Yuvraj joined his captain and watched as Dhoni shifted gears, tearing the Lankans to shreds. As the field closed in with 4 needed off 11 deliveries, Dhoni launched Kulasekara over long on, watched the ball sail into orbit, twirled the bat-holding left wrist and sank into Yuvraj’s welcoming arms. The dressing room erupted, the Wankhede went mad and India didn’t sleep that night. Thousands flocked the streets of India’s financial capital, honking and celebrating with gusto. Strangers stumbled into each other’s embraces and wept unashamedly, sweets were distributed and the city that never sleeps truly lived up to its name. The scenes weren’t any different elsewhere in the country, or in the dressing room, suffused with the additional pride of ‘doing it for Sachin’.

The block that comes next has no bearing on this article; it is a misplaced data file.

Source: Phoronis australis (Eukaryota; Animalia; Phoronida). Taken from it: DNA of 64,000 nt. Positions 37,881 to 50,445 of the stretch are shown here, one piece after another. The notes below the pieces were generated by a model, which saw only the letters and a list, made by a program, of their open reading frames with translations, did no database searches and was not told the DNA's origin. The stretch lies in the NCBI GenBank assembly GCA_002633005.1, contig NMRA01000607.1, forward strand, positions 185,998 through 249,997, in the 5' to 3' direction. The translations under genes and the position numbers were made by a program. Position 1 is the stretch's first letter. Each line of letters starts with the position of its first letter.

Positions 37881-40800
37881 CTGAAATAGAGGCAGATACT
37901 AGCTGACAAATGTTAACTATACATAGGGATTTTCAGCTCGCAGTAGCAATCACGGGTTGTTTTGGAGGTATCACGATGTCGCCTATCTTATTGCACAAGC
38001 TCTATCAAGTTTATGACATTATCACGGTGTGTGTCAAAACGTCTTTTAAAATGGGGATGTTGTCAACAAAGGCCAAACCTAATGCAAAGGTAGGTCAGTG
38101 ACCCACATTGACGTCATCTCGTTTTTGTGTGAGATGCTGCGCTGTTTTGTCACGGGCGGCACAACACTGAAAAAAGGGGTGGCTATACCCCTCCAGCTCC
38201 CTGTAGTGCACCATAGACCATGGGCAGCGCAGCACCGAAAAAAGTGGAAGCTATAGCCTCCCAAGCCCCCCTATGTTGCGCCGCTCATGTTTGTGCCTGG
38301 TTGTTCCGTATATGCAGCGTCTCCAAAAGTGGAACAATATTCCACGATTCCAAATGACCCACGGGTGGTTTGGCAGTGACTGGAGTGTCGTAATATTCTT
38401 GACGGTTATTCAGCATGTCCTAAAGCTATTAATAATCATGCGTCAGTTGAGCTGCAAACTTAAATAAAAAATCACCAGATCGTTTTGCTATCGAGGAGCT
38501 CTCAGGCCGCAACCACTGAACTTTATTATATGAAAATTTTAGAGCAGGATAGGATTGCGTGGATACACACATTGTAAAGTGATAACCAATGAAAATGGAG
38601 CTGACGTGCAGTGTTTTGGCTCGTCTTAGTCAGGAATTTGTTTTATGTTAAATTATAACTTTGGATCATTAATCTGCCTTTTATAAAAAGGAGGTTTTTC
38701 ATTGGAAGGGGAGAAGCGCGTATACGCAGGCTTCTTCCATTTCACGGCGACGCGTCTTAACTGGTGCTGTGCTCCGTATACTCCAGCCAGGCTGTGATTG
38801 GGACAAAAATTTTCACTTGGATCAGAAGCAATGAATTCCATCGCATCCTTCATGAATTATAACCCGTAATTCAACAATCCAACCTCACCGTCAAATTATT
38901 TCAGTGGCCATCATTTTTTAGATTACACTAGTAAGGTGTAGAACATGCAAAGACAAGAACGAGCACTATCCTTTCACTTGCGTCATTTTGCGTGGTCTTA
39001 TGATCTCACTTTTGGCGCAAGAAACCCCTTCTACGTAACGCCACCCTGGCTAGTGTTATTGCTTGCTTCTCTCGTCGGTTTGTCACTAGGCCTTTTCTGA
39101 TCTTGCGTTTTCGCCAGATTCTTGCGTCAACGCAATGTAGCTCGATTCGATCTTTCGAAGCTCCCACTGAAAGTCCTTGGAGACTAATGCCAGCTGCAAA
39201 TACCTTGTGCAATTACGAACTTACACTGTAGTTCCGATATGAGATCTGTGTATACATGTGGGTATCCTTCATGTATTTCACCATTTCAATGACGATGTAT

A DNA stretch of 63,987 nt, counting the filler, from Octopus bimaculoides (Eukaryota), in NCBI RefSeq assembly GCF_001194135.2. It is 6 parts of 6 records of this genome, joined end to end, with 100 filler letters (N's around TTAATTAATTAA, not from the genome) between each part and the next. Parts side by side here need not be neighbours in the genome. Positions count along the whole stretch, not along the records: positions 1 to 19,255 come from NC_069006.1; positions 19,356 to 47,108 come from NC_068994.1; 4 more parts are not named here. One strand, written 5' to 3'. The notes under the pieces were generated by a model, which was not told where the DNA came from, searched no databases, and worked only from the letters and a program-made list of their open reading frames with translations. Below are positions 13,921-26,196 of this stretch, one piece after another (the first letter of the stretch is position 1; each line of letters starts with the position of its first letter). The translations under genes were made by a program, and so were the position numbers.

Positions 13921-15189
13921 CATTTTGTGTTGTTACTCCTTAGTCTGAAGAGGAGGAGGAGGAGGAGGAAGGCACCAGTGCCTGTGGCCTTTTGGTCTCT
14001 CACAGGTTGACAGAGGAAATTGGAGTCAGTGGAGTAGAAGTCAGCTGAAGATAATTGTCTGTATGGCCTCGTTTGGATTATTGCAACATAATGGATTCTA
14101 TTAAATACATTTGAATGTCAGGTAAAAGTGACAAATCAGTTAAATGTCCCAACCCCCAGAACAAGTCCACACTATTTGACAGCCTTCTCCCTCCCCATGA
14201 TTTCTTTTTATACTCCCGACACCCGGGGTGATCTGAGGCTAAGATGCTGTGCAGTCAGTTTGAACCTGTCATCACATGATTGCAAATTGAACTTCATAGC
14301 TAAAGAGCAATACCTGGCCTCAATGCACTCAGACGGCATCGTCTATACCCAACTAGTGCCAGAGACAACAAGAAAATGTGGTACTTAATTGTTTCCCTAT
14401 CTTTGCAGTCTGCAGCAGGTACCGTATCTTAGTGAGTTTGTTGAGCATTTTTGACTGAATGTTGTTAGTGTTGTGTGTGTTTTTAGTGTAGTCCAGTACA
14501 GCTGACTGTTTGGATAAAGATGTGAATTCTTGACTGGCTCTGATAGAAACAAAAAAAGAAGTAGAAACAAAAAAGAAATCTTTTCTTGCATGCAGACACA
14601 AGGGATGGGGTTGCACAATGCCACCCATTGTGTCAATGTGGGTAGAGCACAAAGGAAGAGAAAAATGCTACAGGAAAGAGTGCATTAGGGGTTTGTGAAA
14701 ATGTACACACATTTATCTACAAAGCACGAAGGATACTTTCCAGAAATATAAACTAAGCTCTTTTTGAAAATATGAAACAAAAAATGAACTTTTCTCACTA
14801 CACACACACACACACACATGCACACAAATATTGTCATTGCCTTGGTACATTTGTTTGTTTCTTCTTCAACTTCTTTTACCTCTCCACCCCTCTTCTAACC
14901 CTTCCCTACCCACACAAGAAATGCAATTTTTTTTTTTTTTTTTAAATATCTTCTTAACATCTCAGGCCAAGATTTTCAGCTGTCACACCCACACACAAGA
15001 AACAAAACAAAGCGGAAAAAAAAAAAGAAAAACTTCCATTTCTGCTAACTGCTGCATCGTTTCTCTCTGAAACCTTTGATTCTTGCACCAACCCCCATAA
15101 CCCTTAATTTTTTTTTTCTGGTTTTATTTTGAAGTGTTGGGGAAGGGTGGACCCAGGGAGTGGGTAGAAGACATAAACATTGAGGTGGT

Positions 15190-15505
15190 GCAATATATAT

After Dhoni, the calmest person on the ground, received the trophy from ICC president Sharad Pawar, the Indian team went on a victory lap, with Kohli hoisting Tendulkar on his shoulders. ‘He has carried the burden of the nation for 21 years. It’s time we carried him,’ Kohli gushed later, unaware that a couple of years thereafter, he would carry the Indian batting after the retirement of Sachin Tendulkar.
Excerpted with permission of Rupa Publications from The Lords of Wankhede: Tales Between Two Titles by W.V. Raman and R. Kaushik.